Russian security forces searching Sochi for suspected terrorist
The Dagestani widow of an insurgent is believed to be in Sochi and part of a plot to target Games, according to an alert distributed to hotels in area
By Roland Oliphant
SOCHI – Russian security forces are searching Sochi for a suspected terrorist who is feared to be planning to target the Olympic Games, according to a notice distributed throughout the city.
A description distributed to hotels in the area says that the FSB, Russia’s internal security service, has received information that Ruzanna Ibragimova, the widow of an insurgent “neutralised” by security forces, may have travelled from Dagestan to the Sochi area on January 11 or 12.
“According to our information Ms Ibragimova may be used by the ring leaders of illegal armed groups for the organisation of terrorist acts in the zone of the 2014 Olympics,” the notice says.
While the notice does not mention the term, the widows of fighters killed in the on-going conflict between Islamist separatists and Russian forces in the North Caucasus have been used in the past as suicide bombers.
Russia has deployed 40,000 police and security personnel in a “ring of steel” around Sochi to deter attacks by Islamist militants from the nearby North Caucasus republics.
The notice for Ms Ibragimova, 22, is the first sign that terrorists may have managed to penetrate the security cordon.
The security alert comes as a previously unknown group claimed responsibility for the suicide bombings that killed 34 people in Volgograd, 400 miles from Sochi, in December.
A Dagestani jihadist website on Sunday posted what it claims is a valedictory video made by the Volgograd bombers before their “diversionary attacks” last month.
In the video, which opens with what purports to be footage of the makings of the bombs used in the attack, two young men identified only as Suleiman and Abdurakhman list a string of grievances against Russia.
The claim, which could not be verified on Sunday night, is the first time any group has claimed responsibility for the blasts that ripped through Volgograd railway station on December 29 and destroyed a bus on December 30.
A written statement posted on the same website says the attacks were carried out by a group called Ansar Al-Sunna and warned that the December blasts were “only the beginning” of a terror campaign that would include chemical weapons.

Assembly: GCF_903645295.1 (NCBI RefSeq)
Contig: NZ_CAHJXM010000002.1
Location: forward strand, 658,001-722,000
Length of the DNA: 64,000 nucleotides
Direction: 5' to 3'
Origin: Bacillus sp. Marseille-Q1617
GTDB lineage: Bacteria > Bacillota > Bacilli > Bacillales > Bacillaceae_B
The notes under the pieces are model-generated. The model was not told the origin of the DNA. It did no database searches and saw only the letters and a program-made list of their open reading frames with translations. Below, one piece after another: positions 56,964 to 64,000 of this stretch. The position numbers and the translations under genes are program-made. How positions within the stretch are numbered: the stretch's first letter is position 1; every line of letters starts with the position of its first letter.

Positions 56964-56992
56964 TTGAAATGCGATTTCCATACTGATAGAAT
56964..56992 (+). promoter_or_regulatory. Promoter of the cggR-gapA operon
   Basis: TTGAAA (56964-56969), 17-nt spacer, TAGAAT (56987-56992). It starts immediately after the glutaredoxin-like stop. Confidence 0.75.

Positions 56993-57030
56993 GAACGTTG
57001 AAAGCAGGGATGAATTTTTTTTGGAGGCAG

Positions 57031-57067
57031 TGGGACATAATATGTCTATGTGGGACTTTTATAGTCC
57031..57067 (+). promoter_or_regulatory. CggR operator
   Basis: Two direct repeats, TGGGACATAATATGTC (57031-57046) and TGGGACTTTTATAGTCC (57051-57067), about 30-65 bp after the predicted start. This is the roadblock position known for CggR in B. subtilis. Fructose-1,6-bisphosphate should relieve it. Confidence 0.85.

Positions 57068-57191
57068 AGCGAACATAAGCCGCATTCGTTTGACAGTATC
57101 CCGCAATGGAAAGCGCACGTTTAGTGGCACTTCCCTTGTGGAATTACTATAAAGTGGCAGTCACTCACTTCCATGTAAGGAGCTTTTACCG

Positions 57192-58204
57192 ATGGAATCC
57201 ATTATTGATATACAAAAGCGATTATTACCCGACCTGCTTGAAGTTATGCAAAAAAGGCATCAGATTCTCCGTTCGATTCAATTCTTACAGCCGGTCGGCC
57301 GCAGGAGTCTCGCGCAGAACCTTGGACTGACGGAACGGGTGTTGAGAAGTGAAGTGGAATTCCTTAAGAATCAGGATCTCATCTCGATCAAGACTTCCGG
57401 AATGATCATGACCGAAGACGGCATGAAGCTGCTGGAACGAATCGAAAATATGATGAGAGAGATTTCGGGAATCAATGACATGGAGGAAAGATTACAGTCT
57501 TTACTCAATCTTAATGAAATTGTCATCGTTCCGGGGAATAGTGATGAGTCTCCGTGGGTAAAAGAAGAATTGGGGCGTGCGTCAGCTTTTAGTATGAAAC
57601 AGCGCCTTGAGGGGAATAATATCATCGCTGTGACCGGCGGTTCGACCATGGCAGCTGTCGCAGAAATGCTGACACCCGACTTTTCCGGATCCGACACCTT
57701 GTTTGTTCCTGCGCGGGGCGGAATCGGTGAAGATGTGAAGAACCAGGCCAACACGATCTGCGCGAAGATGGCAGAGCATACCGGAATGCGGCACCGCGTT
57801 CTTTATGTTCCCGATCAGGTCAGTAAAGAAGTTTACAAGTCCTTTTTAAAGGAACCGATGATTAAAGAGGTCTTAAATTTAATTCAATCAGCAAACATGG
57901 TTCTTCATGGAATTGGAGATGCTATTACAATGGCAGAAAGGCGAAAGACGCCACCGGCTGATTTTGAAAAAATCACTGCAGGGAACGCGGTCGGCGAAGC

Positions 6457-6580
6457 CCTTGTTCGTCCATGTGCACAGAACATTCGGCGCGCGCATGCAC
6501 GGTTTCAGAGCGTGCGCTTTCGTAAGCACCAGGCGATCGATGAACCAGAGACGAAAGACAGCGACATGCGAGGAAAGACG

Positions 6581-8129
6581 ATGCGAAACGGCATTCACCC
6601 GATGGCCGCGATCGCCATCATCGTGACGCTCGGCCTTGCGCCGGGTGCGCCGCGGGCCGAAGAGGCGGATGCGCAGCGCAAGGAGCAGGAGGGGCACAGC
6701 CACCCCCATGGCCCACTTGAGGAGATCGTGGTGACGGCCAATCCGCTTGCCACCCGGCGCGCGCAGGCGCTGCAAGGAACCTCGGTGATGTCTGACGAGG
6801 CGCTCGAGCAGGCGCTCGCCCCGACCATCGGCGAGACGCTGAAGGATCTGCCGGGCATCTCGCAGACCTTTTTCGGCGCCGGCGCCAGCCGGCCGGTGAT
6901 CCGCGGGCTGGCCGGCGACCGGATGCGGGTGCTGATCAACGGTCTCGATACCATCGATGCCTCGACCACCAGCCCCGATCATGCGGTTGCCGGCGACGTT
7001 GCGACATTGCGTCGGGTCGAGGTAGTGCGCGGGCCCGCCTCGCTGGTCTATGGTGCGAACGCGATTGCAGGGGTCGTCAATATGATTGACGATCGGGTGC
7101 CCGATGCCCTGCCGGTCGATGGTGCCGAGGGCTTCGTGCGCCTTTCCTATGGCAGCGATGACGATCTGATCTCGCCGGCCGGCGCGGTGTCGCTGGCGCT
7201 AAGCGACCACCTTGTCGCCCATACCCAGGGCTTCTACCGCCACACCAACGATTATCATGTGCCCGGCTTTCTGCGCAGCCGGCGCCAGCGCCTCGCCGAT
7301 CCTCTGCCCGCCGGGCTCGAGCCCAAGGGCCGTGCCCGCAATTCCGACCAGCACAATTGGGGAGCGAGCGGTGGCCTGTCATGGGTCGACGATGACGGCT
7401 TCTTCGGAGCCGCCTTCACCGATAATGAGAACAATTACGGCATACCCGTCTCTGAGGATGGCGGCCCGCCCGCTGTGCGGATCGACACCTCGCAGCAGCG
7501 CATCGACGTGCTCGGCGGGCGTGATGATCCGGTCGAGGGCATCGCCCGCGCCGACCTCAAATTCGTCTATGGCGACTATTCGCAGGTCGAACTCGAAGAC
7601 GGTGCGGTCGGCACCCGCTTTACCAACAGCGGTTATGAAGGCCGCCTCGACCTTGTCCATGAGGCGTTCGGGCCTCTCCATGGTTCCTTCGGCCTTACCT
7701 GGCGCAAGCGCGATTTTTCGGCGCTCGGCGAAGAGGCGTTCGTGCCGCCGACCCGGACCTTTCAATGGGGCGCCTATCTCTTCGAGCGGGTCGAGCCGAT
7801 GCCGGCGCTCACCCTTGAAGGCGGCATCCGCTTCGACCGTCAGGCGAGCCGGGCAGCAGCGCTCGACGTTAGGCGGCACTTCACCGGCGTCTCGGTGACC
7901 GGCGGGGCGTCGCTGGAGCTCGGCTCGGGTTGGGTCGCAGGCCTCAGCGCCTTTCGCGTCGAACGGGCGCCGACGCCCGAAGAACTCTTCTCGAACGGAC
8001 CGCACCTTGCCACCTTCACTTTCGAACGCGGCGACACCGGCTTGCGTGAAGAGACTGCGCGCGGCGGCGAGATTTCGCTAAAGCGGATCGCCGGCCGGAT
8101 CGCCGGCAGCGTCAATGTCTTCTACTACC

“We, the Mujahideen of the Caucasus, want to tell the ‘Russian’ people – the diversionary attacks which were carried out in Volgograd will be only the beginning of your suffering is you do not withdraw your troops from the Caucasus. Otherwise, attacks will continue up to and including chemical ones, Inshallah,” the statement said.
Ansar Al-Sunna is also the name of an Al-Qaeda linked Sunni group based in Iraq, though neither the video nor the written statement claimed a link with the Middle Eastern group.
Security experts believe the North Caucasus insurgency has fragmented into small, autonomously operating cells, making it doubtful that the name represents more than a handful of people.
The two purported bombers refer to Doku Umarov, the nominal leader of the so-called Caucasus Emirate, and the written statement says the attacks were inspired by him – but does not say that he ordered or organised them.
In a video released last summer Mr Umarov cancelled a ceasefire against civilians and called on his followers to strike the Sochi games.
Little has been heard from him since, however, and speculation is swirling that he may finally have been killed.
Ramzan Kadyrov, the Kremlin-backed president of Chechnya, said on Thursday that he had new evidence the elusive warlord, a veteran of both Chechen wars, is dead.
But no body has been produced and the Russian security services have said they do not yet have enough information to confirm the claim.